The soleplate on the cleat follows the same philosophy as the Adaplite upper in that it is far more flexible in the forefoot than other soleplates, which allows you to again arch your foot downwards while striking a ball as you would if you were kicking barefoot. While the sole is more flexible in the forefoot it becomes increasingly rigid as you move towards the heel. PUMA call this technology GSF or Gradual Stability Frame and it is design to bring some stability and protection to the back part of your foot while still allowing the front to flex.



Since the evoPOWER is billed as a power cleat, I can’t overlook how they perform when striking a ball. PUMA use a technology called Accufoam pods throughout the strike zone of the boot. The idea is that these pods create a springboard effect when shooting, providing a little extra sting in your strike. Although it is hard to measure whether my shots were more powerful in this cleat – the pods, combined with the offset lacing system definitely provide a flat, clean striking surface giving players the best chance at a crisp connection on the ball. The great thing about these pods is that they, like the rest of the cleat, are very lightweight and low profile meaning you really are getting as close to striking a ball barefoot as possible but you also get the protection and comfort on contact with the ball that you wouldn’t get in a normal speed boot for example.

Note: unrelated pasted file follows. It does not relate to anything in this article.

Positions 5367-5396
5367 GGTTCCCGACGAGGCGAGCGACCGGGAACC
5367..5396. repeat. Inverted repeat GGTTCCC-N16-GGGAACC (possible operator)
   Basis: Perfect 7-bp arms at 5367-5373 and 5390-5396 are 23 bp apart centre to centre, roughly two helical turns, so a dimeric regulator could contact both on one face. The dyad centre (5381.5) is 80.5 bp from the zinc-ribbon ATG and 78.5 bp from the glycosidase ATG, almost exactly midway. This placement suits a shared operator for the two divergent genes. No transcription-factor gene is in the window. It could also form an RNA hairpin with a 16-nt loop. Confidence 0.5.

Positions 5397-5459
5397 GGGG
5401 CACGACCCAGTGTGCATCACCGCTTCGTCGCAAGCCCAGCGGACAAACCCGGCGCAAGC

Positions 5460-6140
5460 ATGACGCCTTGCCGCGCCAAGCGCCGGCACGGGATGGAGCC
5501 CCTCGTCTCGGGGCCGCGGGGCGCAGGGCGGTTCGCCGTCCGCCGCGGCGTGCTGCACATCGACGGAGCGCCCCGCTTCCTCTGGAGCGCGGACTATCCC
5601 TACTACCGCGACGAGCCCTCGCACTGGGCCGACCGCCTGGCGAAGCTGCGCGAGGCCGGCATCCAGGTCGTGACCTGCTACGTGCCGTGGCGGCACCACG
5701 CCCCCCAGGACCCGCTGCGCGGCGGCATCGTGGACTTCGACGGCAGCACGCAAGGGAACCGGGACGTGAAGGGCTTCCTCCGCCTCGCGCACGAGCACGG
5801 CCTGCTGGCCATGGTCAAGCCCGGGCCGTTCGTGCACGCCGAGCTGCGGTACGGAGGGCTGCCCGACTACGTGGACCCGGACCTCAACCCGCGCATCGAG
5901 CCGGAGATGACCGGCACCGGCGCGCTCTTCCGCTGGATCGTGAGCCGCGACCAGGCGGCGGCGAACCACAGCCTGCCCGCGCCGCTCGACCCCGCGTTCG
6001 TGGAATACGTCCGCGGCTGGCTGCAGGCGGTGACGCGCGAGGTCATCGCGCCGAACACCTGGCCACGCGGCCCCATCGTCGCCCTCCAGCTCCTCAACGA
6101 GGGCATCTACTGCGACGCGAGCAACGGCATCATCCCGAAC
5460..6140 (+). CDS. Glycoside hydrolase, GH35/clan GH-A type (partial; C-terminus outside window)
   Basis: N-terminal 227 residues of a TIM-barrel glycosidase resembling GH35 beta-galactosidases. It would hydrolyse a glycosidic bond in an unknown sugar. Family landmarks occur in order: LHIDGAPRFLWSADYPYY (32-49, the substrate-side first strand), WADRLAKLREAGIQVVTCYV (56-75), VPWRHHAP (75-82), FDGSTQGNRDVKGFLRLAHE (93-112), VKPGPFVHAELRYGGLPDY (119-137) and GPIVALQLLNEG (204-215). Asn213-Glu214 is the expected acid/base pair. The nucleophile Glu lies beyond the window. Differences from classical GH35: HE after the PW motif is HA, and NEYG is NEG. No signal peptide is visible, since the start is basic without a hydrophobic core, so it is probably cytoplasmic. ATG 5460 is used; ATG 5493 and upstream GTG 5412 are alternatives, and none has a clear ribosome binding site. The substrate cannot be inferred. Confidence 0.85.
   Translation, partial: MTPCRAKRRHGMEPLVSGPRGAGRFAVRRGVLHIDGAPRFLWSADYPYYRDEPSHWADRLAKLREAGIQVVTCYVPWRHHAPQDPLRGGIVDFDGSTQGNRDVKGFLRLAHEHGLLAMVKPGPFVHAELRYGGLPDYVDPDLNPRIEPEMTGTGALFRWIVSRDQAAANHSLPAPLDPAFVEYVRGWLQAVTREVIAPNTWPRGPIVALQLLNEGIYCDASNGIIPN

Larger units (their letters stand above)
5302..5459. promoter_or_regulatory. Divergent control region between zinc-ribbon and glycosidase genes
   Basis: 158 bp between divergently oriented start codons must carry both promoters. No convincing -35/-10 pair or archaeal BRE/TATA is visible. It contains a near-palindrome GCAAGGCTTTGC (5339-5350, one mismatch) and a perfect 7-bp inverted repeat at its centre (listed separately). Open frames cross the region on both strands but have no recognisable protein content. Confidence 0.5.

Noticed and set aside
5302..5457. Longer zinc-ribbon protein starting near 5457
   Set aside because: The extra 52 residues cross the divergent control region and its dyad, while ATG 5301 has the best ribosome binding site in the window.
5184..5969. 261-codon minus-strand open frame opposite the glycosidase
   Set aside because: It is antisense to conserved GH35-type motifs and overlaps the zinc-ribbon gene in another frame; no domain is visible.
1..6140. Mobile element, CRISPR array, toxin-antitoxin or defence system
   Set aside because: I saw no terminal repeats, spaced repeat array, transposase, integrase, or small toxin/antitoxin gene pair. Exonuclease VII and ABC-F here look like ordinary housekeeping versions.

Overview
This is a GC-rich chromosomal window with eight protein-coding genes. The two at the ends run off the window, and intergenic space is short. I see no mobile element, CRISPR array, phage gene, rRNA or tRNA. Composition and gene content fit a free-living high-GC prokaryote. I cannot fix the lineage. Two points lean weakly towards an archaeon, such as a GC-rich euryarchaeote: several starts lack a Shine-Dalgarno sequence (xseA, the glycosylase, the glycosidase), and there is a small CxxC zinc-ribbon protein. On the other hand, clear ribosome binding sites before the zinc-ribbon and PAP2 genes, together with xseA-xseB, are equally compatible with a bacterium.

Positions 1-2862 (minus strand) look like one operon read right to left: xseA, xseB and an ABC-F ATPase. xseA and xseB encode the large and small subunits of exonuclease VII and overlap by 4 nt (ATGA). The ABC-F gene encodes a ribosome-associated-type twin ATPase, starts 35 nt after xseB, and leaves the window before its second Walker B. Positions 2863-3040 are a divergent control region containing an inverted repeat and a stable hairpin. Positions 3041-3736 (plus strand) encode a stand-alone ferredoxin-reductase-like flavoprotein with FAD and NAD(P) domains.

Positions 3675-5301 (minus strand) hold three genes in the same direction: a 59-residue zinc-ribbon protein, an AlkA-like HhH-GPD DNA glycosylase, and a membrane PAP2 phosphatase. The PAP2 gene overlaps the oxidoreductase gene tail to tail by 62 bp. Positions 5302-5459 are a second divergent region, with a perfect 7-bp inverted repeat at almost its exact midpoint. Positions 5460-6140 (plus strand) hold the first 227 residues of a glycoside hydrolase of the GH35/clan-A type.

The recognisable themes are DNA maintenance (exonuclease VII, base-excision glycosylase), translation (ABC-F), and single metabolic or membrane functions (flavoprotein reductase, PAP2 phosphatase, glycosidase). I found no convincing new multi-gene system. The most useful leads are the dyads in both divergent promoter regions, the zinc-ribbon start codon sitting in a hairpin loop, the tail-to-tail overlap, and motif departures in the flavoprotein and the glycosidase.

Another cool detail is that PUMA stitched the Accufoam pod system onto the inside of the shoe and then laminated over with the one-way-stretch (Adaplite) upper material. This means the outer of the whole forefoot of the shoe is seamless making it 1) nicer to look at 2) easier to clean and 3) longer lasting.


Tipping the scales at only 7.2oz (206 grams), another really impressive aspect of the evoPOWER is the weight. For a boot that is clearly so focused on power, the evoPOWER is so stripped back that it almost feels like a speed boot. Looking at the professionals promoting this cleat like Cesc Fabregas, Marco Reus, Mario Balotelli and Thierry Henry – PUMA is definitely pushing the idea that the shoe is suited for a quick moving attacking player, and with good reason. If you’re worried about sacrificing speed on the field for striking power, don’t be. These do both.


The PUMA evoPOWER is a surprising and refreshing new take on the traditional power cleat mantra which had previously been developed by PUMA and many other brands as a forefoot heavy boot with large, heavily padded strike zones.

Surprisingly lightweight and very responsive, overall this cleat ticks a lot of boxes. I think PUMA has done a really good job redefining their power collection here, especially as many other brands seem to be moving away from that type of cleat. I would recommend this boot for any attack minded player looking for extra responsiveness in their strike while at the same time not sacrificing any speed around the field.

Find the PUMA evoPOWER on SOCCER.COM. What do you think? Which other soccer cleats would you like to see us take apart?

Who is Sam? Sam, a former college player, has worked in and studied soccer footwear design for the past five years.

BONUS: Want to see a true on-field demonstration of the power of the evoPOWER? Check out Balotelli’s rocket when playing Bologna.